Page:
William Jackson | Vote for anything but digital

Cybereye | Commentary: States should wait on digital voting until technology standards take root.

William Jackson

You could make a good case that direct-recording electronic (DRE) voting systems are unreliable. Researchers at the University of California recently made such a good case that California's secretary of state decertified a number of systems from use in the state's polling places. This raises the question: How should we vote?

It is a question being disputed by voting-rights activists, state and local government officials, academics, and those in the voting and information technology industries. We may never reach agreement on a single method of voting in this country, but it is clear that, at a minimum, we need a standard that the electorate trusts and that allows for a meaningful recount, not just retallying potentially flawed results.

The consensus seems to be that there should be something physical involved ' something both the voter and the counters can hold in their hands and lay their eyes on ' that is often expressed as a verifiable paper audit trail. A number of states are requiring a paper-based audit trail, but there still is a lot of disagreement over the best form of ballot and how to count it.

In Missouri, a group called Show Me the Vote wants to amend the state constitution to require use of hand-counted paper ballots in all state elections.

The simplicity of the concept will doubtless attract a good deal of popular support, especially in the down-to-earth Show Me State. But it is likely to be greeted with reservation by the officials who would be responsible for managing and counting those millions of paper ballots.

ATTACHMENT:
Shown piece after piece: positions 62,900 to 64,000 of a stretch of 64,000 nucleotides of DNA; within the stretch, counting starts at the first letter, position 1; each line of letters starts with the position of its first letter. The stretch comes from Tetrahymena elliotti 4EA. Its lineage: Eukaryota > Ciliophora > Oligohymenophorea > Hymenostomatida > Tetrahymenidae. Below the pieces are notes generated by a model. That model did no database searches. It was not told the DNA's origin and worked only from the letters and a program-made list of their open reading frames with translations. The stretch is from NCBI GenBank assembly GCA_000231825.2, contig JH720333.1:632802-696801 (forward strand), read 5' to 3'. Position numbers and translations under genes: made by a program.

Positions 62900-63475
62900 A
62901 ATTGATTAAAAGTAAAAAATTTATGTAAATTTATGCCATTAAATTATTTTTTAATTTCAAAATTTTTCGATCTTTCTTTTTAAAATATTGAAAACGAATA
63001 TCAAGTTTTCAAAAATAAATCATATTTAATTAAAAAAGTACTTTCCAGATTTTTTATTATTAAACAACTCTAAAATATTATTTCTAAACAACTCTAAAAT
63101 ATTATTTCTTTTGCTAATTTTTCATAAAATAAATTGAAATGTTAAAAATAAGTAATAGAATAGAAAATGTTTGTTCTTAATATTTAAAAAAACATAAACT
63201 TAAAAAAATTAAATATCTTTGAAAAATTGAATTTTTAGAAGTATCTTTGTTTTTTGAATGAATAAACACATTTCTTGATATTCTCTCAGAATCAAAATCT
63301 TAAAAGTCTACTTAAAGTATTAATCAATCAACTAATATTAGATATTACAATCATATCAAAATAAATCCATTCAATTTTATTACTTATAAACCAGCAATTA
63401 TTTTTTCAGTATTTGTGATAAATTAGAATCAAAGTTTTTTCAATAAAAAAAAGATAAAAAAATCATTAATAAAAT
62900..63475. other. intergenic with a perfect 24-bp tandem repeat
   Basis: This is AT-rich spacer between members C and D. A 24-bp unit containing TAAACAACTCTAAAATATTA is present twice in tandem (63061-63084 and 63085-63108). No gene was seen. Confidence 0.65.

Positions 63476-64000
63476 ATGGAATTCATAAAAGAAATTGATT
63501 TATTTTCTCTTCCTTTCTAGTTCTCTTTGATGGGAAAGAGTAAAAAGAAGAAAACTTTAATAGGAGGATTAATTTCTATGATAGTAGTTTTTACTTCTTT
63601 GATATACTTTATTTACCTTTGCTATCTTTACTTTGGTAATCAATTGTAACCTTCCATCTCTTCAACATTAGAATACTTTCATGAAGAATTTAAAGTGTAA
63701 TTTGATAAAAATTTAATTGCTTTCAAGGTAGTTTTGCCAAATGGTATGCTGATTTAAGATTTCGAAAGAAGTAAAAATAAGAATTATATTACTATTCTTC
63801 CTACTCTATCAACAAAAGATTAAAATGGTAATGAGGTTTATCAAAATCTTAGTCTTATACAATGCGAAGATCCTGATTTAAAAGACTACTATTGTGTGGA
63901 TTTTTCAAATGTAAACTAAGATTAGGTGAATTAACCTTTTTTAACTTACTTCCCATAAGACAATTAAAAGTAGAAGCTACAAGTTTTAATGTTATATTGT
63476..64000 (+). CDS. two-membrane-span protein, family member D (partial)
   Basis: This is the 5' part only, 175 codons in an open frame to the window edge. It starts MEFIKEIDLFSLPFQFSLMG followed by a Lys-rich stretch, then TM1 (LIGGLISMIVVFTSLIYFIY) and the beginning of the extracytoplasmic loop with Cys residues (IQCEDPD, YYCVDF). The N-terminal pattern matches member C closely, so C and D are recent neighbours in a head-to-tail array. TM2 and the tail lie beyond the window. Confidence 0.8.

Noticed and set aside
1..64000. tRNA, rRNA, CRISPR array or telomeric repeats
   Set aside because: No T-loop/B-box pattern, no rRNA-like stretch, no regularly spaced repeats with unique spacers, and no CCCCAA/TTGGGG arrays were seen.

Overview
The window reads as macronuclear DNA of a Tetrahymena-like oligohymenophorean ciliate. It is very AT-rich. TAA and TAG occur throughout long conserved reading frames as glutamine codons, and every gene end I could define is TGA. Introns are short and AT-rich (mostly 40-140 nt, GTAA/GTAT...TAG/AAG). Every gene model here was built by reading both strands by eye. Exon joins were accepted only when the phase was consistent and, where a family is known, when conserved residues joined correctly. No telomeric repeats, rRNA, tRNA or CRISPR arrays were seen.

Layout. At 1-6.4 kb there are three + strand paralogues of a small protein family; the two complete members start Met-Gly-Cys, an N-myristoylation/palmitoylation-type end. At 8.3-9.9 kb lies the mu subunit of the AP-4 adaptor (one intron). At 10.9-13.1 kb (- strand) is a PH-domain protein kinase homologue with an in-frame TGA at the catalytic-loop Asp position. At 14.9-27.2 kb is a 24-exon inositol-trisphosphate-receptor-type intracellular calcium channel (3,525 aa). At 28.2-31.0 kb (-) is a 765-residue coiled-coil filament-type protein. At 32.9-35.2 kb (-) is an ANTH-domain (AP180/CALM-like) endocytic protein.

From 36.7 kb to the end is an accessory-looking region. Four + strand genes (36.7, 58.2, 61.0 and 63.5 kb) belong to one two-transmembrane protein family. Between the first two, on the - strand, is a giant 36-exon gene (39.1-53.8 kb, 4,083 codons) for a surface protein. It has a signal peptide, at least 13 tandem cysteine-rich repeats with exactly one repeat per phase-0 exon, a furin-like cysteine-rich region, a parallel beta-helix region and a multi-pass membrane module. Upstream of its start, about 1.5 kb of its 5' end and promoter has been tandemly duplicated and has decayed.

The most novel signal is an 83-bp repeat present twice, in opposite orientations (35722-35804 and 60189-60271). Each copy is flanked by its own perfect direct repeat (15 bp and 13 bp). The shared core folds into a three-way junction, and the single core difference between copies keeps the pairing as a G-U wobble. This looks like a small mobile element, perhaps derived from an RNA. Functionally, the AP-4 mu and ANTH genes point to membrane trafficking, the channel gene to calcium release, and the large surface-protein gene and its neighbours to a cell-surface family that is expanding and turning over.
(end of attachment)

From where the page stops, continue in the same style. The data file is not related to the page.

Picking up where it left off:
But even if you don't like DRE systems, hand-counted paper ballots are not necessary, said Christopher Wilson, who has developed his own voting system using digital pens and paper. In his blog on votingindustry.com, he wrote that optical scanning to count paper ballots is a superior method, combining the speed and efficiency of electronic technology with the reliability of paper.

No method is perfect, and hand-counted paper ballots certainly have their flaws. Just look at the 1948 Texas Senate race that Lyndon Johnson won by 87 votes in the infamous Ballot Box 13 from Jim Wells County. Some cynical people say Johnson stole that election. But he bought and paid for those votes, fair and square. Vote buying was an old and honored tradition in South Texas, and if Johnson bought more of them than his opponent, Coke Stevenson'well, Coke had no one to blame but himself.

The point is, we are unlikely to come up with a single method of voting that suits everybody everywhere, but we deserve standards that provide a minimum level of confidence in the results. These standards will have to include stringent requirements for the security and reliability of any technology used ' be it electronic, electrical or mechanical ' visibility into the development of that technology, and some provision for meaningful recounts. At this point, the best way of achieving such a recount seems to be a paper ballot verified by
the voter.

This does not necessarily preclude the use of other technologies, such as the touch-screen terminals that are beginning to fall out of favor, as long as they can be coupled with a reliable paper ballot. But state and local governments should not rush to invest in that technology until it is certified beyond the word of a salesman who asks, 'Would I lie to you?'

About the Author

William Jackson is a Maryland-based freelance writer.


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